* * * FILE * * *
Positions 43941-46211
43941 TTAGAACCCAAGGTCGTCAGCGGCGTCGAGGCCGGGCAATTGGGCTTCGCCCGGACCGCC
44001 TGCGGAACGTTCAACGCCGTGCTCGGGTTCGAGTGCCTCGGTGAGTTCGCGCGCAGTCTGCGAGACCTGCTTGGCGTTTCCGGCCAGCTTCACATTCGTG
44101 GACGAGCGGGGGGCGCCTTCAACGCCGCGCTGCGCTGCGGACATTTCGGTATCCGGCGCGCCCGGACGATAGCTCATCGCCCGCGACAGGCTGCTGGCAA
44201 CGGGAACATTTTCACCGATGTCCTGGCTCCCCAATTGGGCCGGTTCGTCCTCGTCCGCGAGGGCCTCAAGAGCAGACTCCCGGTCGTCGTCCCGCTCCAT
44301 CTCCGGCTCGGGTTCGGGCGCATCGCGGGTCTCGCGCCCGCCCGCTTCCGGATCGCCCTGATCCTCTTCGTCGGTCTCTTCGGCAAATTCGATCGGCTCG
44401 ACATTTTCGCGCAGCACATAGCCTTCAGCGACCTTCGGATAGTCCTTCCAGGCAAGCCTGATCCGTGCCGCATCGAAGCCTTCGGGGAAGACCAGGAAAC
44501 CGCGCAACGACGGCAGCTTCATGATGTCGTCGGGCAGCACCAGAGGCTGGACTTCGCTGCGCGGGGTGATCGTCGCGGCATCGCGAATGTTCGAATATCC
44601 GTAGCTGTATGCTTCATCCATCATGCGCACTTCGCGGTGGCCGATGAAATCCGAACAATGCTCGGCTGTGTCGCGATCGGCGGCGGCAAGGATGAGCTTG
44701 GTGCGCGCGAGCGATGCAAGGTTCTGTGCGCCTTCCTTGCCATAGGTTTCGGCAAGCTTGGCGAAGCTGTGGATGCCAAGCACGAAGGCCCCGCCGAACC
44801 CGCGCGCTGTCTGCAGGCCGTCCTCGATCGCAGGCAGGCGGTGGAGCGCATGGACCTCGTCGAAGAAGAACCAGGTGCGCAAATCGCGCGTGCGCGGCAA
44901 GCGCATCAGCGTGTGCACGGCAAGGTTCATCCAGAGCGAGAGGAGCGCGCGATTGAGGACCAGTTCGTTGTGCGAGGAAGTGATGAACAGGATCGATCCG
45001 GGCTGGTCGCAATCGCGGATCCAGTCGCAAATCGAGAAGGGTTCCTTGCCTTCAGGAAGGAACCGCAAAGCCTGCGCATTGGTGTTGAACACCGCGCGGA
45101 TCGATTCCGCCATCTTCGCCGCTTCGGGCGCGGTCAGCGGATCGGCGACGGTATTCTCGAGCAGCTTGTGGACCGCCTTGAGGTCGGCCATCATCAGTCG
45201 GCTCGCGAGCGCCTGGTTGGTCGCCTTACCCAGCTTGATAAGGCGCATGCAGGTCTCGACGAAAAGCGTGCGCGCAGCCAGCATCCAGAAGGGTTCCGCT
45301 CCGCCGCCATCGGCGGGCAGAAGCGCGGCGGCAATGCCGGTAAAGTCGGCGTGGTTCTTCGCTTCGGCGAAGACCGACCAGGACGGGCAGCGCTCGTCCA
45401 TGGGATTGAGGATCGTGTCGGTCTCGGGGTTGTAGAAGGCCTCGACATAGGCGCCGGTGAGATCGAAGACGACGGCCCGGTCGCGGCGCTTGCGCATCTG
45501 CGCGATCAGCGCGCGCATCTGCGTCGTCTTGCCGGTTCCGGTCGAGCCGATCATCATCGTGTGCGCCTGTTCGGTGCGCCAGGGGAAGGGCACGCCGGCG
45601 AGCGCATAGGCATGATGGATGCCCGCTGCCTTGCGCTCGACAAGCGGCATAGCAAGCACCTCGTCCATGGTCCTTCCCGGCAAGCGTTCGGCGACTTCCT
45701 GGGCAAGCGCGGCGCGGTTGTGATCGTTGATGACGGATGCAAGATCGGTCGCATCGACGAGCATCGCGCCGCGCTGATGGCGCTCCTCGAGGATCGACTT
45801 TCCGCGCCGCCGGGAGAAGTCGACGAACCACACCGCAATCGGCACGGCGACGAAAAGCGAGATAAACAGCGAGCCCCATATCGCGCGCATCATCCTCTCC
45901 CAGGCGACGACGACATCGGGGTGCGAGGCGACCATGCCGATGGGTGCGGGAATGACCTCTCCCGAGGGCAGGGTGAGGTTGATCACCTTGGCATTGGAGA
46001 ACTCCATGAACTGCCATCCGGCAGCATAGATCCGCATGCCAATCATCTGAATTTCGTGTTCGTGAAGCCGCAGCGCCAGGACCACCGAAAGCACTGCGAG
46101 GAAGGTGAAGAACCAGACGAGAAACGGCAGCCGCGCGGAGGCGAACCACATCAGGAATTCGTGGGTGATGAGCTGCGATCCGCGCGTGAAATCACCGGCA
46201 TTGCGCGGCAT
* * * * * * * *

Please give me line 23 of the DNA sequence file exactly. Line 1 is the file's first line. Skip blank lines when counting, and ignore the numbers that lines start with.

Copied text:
46001 ACTCCATGAACTGCCATCCGGCAGCATAGATCCGCATGCCAATCATCTGAATTTCGTGTTCGTGAAGCCGCAGCGCCAGGACCACCGAAAGCACTGCGAG